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Microblogs for Marketing

Can microblogs be an effective marketing tool for your business? Small Biz Tech Girl says yes and explains how.

By
Aliza Sherman
4-minute read
Episode #001

 

Hi there, The Digital Marketer here, ready to help you put the power of the Internet and technology to work for your business.

Today we're going to explore the big world of microblogs. What are they, how do they work, and most importantly, why would you want one...or two...or three or more of them?

Background

First some background, and then some tips.

A microblog is a site that combines the publishing power of blogging with some social networking features like “friends” or “followers.”

Some microblogs, like Twitter and Jaiku (J-A-I-K-U), limit your posts to 140 characters or less and let you send and receive posts through SMS or text messaging. That is 140 characters, not words. The character limit really challenges you to condense your marketing messages into truly bite-sized pieces.

I like to think of my microblogs as watercoolers, especially Twitter. Imagine you with 20, 100 or 500 or more “friends” following your posts. That means that all of those people have access to what you post and you have access to what they post if you are following them back.

Because it is so fast and easy to microblog from the Web, from a handheld device or mobile phone, or even from small desktop applications you can download onto your computer, people have gotten into the habit of posting often and about practically anything.

Since we're talking about using your microblog for business, a quick and dirty tip is to limit your mundane I-had-a-chocolate-muffin-for-breakfast posts, and stick to interesting business items such as what you're reading or hot industry topics. People like it when you include a link to the blog post, website article, or Web applications you've discovered. If you point people to things they find useful, they'll have a reason to continue reading your posts.

Microblogging Tips

If you are thinking of using microblogging as a marketing tool for your business, here are a few things to consider:

  1. Do you have a solid business reason to be posting to a microblog?  Not every company or organization has a real need to disseminate information all the time. Do you have a reason to post that could have a positive impact on your company's bottom line? A good example of a retail business using Twitter is Bella Boutique in Anchorage, Alaska. They post about once a day--which is plenty for their purposes--and a recent Tweet read: "Come down and see us at the Anchorage Women's Show!"  Clearly only Anchorage-area residents could look for the company's booth at an expo. However, they know their audience and target messages specifically to them to drive more traffic to their retail location and to build their brand.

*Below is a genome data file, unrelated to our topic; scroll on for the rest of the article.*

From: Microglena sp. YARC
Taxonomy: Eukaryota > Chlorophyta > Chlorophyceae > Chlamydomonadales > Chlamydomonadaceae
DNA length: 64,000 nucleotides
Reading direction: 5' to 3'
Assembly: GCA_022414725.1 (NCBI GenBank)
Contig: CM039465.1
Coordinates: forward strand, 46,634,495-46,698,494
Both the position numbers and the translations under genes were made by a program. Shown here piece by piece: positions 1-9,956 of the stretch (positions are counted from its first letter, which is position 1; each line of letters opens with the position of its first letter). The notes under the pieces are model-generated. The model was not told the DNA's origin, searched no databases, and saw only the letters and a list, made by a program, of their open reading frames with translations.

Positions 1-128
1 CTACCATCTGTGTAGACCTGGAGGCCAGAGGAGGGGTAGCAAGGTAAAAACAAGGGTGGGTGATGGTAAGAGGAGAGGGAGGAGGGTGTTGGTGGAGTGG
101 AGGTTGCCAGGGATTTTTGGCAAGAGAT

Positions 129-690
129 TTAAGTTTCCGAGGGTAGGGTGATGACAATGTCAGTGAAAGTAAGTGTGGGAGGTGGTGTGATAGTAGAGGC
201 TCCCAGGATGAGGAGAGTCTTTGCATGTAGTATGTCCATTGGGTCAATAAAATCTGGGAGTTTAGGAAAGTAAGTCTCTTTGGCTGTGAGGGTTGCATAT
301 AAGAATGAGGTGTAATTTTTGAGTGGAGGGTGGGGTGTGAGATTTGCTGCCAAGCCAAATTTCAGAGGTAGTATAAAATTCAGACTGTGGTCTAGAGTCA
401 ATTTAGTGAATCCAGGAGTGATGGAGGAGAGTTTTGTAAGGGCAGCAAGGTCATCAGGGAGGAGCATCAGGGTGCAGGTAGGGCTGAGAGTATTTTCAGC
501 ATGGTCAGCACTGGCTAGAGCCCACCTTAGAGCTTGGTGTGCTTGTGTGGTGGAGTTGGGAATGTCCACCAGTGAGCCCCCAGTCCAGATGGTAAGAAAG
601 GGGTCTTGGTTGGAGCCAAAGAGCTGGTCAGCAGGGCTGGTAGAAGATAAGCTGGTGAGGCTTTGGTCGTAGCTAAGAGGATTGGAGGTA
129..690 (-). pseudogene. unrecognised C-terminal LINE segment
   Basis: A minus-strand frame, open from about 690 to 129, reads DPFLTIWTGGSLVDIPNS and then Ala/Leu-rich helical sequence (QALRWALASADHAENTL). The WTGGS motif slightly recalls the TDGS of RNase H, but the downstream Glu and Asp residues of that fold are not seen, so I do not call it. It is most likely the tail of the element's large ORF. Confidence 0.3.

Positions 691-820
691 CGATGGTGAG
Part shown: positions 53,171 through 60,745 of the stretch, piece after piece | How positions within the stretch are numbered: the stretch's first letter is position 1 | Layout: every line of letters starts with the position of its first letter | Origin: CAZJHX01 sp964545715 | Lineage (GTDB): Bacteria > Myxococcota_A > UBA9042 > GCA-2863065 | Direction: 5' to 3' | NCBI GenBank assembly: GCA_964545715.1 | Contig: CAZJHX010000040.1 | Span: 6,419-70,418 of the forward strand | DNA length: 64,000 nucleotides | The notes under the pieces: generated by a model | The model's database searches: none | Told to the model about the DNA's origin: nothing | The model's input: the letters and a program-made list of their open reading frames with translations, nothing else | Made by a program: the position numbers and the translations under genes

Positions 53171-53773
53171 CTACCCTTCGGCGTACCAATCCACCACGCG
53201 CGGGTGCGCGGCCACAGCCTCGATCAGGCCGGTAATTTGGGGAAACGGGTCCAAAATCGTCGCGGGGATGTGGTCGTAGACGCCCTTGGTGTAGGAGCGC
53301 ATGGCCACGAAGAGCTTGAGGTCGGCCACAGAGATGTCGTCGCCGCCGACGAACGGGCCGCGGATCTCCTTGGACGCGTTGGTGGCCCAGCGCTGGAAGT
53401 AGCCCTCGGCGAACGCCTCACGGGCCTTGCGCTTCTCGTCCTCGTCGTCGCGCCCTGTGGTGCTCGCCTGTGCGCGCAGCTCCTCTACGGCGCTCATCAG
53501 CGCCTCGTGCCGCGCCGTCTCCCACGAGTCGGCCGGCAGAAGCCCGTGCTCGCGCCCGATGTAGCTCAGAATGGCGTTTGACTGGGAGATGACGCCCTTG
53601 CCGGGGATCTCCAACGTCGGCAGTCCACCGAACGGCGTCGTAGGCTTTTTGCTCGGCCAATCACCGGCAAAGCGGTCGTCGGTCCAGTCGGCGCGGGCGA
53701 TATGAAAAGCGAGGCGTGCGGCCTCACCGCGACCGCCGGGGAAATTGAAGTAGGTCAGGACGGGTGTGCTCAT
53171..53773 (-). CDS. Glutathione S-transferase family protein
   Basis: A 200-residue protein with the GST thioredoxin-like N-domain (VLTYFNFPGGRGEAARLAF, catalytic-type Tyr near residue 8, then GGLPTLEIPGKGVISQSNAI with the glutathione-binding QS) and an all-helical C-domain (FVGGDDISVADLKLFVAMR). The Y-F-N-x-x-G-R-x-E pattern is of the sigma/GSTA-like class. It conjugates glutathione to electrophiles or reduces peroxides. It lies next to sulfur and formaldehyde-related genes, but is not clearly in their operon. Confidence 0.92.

2. Do you have the time to post often? The most popular microblogs are updated at least daily and more often several times to many times a day. You need to post often to build a following-- make sure you can co that before you start.
  3. Is your audience following microblogs? With any marketing tool you use, you need to pick and choose based on what your customers are consuming. Just because you know your customers are online does not mean that they have the time or interest in following a microblog. Visit my website for a list of tools that will help you do a little bit of market research before you set up a microblogging page.
  4. How will you keep your microblog from being a boring commercial? You'll have a hard time getting loyal followers if all you do is post about your company products or services or other purely marketing and promotional messages. Make sure you can broaden the topics in your microblog posts to capture and maintain your audience.

On the one hand, microblogging is quick and easy to do. On the other hand, keeping up the pace of microblogging can be exhausting.

To find out more about microblogging, visit my website at quickanddirtytips.com to find links to my microblogging pages, the links I mentioned in the show, and more examples of interesting ways people are using microblogs.

That's all we have time for today. Visit the show’s website at digitalmarketer.quickanddirtytips.com for links to all of the sites mentioned in the show. If you'd like to ask a question or request a topic for The Digital Marketer, email me at digitalmarketer@quickanddirtytips.com or leave a message by calling 206-339-6279

And thanks to MKinMotion on Twitter for helping me identify a site for this podcast.

You can visit some of my microblogs at www.twitter.com/alizasherman, www.pownce.com/alizasherman and www.jaiku.com/alizasherman. Note that I'm mostly active on Twitter, however, I use a tool called HelloTxt.com to cross-post when I am marketing and want to spread the word more broadly. Other microblogs include Pownce.com and Tumblr.com.

Nonprofit organizations are using microblogs to draw attention to articles online that are specifically about the issues they cover such as the World Wildlife Foundation using Twitter to reference current news about endangered animals. And, of course, there are those who use microblogs to promote projects they are working on.

Tools for Twitter Research

You can use the search function in Twitter to find people in your region as well as a variety of other web sites that work with Twitter such as:

Twittermap.com

TwitDir.com

TwitterLocal.net

Twittersearch.com

Image courtesy of Shutterstock

 

About the Author

Aliza Sherman
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